Welcome Earth Camp Class of 2019!
We are excited to welcome a new group of 20 rising 10th grade students to campus for a week of exploration and hands-on learning. Everyone got to meet each other and push themselves to try new things at the UMich Adventure Education Center where they spent the day practicing collaboration, developing trust, and having fun. The adventure ended with the climbing wall.
Our first full day of Earth Camp focused on water quality and exploring the Huron River. Students spent the morning comparing water quality a two different sites using the presence of different macro invertebrates species as an indicator of water quality, as well as chemically testing the water for dissolved oxygen, nitrogen, phosphorus, pH, turbidity, and temperature as more indicators of water quality.
These measurements led a discussion on non-point source pollution and how it affects drinking water, as well as recent water quality problems in Ann Arbor Arbor, Toledo, and Flint.
The students spent the afternoon kayaking up the Huron River from Argo Pond towards the Barton Dam – they were an impressive group and took to it easily.
Application Workshop and Campus Visit
Had a number of our newest Earth Camp alumni and their parents visit campus today for an application workshop, laboratory tours, and a backyard tailgate. They got their application and essay questions answered and met with a number of graduate students and faculty who stopped by – Professors Gregory Dick, Naomi Levin, Jena Johnson, and Chair Marin Clark. It was nice to see them all again – I’m looking forward to seeing where they all end up next year!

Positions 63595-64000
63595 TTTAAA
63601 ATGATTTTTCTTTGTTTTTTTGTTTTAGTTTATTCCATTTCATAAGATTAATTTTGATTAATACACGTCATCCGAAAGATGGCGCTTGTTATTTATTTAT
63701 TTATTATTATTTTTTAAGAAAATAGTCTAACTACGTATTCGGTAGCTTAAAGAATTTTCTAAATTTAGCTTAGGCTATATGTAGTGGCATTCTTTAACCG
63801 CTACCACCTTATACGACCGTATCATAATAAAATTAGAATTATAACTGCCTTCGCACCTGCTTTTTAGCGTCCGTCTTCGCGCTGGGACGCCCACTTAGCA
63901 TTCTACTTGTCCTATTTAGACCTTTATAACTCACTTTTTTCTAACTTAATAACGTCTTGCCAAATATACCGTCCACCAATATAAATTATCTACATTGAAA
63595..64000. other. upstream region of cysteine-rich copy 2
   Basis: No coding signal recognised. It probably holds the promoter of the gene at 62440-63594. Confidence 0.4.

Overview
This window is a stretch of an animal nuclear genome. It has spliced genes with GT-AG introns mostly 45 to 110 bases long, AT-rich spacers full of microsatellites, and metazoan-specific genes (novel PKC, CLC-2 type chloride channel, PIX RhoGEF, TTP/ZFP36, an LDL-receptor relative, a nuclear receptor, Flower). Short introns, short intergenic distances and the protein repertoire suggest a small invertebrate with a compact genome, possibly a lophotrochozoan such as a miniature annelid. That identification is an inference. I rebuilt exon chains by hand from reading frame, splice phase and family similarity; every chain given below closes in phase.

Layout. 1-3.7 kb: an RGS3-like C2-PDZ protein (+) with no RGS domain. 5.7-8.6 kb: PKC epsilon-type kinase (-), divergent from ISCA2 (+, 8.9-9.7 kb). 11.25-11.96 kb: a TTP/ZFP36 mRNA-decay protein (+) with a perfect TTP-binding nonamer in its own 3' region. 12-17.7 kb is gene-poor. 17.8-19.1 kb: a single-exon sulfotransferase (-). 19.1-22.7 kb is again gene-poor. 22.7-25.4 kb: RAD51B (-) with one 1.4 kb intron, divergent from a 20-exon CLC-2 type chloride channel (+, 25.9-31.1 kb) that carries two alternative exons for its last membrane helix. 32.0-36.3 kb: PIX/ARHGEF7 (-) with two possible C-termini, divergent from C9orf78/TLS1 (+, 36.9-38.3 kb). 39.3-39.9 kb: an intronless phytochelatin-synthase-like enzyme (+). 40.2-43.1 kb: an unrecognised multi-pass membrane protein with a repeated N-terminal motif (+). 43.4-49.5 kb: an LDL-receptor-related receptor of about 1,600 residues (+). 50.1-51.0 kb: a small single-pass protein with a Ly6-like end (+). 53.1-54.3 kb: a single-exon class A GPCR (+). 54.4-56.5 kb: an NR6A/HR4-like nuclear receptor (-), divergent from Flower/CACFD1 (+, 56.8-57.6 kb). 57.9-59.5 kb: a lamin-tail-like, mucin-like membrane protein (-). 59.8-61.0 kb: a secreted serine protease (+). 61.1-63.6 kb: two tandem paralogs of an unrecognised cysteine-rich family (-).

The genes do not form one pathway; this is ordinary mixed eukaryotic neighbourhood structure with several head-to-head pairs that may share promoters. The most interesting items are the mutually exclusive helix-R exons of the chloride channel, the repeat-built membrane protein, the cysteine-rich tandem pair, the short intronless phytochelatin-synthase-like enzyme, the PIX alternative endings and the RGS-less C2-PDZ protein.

A new group of Earth Campers! Michigan 2018
After a week in Wyoming with our Earth Camp veterans, it was time to welcome a new class to Ann Arbor for their first summer experience. After checking into the dorms, we got right to work getting to know each other during the low-ropes course and climbing wall activity at the U-M Challenge Program.
Day 2 – We focused on water quality today – comparing macroinvertebrate distribution and chemistry in two different water bodies (macroinvertebrates are a proxy for stream health), then headed out on the Huron River in kayaks to explore and enjoy the resource we just studied.
Day 3 – We spent our last day in Ann Arbor on campus. Students built solar cells in the morning and used GPS units to find their way around campus on a scavenger hunt. We had a special treat when our Michigan-bound Earth Camp alumni on campus before their freshman fall semester joined us for lunch.
Day 4 – We left for the west side of Michigan to see and explore the sand dunes and Lake Michigan – this was the first time for many of our students visiting the sand dunes, and for some, hanging out on the beaches of one of our 4 Great Lakes. We started with a dune ride to cover a larger area than we can on foot, then headed up north and promptly got in the (cold!) water – lots of fun on the beach and walk out to the lighthouse.